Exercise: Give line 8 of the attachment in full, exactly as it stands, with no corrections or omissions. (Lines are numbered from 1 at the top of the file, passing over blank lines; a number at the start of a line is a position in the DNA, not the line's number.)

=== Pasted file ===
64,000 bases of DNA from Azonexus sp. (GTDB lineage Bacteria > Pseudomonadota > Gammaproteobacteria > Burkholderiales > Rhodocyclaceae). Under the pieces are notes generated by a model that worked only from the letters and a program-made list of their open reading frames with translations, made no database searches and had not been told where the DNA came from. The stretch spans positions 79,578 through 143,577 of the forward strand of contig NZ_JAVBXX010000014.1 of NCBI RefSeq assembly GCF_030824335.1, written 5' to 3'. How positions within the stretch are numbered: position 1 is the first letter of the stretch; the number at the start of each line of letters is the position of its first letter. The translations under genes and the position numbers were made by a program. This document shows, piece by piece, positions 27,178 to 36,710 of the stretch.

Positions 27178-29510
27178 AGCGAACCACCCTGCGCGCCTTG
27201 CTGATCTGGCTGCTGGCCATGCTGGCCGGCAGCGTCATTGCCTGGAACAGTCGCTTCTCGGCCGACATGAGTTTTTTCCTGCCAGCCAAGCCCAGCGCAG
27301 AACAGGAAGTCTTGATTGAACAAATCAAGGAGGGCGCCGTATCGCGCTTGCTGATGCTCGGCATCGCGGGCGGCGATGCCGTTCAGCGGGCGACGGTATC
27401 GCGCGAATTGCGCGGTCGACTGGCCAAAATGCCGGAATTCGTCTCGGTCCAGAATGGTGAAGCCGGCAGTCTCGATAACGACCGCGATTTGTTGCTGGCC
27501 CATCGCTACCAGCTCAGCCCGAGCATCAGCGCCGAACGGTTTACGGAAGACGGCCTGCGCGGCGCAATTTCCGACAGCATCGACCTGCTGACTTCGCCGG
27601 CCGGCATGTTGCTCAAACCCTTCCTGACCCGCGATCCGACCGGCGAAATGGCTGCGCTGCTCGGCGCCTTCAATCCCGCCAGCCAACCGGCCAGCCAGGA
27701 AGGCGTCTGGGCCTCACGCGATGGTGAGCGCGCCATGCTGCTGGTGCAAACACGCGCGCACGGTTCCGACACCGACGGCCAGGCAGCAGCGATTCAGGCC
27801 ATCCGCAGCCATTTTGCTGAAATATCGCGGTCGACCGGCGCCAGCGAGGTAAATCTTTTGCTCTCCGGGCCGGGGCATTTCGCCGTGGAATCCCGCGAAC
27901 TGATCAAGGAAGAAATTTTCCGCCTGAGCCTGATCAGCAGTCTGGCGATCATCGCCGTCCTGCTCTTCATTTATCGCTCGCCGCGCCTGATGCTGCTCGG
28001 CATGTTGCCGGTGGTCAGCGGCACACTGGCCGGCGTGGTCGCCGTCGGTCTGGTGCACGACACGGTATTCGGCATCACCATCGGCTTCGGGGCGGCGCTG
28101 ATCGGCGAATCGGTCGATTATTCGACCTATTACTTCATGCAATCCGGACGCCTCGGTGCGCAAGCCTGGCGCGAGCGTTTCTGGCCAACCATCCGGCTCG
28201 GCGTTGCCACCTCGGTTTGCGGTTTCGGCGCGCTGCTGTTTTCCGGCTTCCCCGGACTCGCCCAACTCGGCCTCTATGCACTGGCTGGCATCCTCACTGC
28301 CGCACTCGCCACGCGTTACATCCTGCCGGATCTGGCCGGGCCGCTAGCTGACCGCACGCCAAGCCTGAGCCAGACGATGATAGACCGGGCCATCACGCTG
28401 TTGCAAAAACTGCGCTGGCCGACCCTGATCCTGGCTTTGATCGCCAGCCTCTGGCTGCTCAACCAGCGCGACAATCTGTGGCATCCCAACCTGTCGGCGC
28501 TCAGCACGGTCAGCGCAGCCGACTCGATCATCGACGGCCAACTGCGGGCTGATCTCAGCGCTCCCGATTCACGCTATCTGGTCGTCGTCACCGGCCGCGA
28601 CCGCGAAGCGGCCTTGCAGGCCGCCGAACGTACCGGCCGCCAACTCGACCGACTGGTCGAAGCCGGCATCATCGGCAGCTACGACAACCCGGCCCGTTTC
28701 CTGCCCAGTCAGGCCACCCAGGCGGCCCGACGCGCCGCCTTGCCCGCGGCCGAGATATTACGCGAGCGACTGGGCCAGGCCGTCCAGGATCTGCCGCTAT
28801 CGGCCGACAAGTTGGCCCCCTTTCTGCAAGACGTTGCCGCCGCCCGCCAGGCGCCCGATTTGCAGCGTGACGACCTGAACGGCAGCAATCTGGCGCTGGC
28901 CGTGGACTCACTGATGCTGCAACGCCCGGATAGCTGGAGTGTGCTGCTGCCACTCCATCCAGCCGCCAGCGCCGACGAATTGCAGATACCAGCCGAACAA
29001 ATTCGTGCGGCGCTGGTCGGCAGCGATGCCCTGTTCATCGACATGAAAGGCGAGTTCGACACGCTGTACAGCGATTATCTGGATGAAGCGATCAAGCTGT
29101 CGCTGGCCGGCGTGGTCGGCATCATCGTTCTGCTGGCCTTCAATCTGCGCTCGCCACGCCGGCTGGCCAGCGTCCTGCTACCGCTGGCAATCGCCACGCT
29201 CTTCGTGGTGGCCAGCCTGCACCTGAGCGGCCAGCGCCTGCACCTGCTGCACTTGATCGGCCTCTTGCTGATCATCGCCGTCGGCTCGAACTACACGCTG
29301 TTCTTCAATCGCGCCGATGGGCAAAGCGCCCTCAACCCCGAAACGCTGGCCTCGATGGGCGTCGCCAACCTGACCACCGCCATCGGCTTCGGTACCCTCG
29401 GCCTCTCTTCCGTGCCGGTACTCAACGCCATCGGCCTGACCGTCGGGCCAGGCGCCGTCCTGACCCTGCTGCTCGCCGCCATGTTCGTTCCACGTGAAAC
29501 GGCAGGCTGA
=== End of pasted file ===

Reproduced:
27601 CCGGCATGTTGCTCAAACCCTTCCTGACCCGCGATCCGACCGGCGAAATGGCTGCGCTGCTCGGCGCCTTCAATCCCGCCAGCCAACCGGCCAGCCAGGA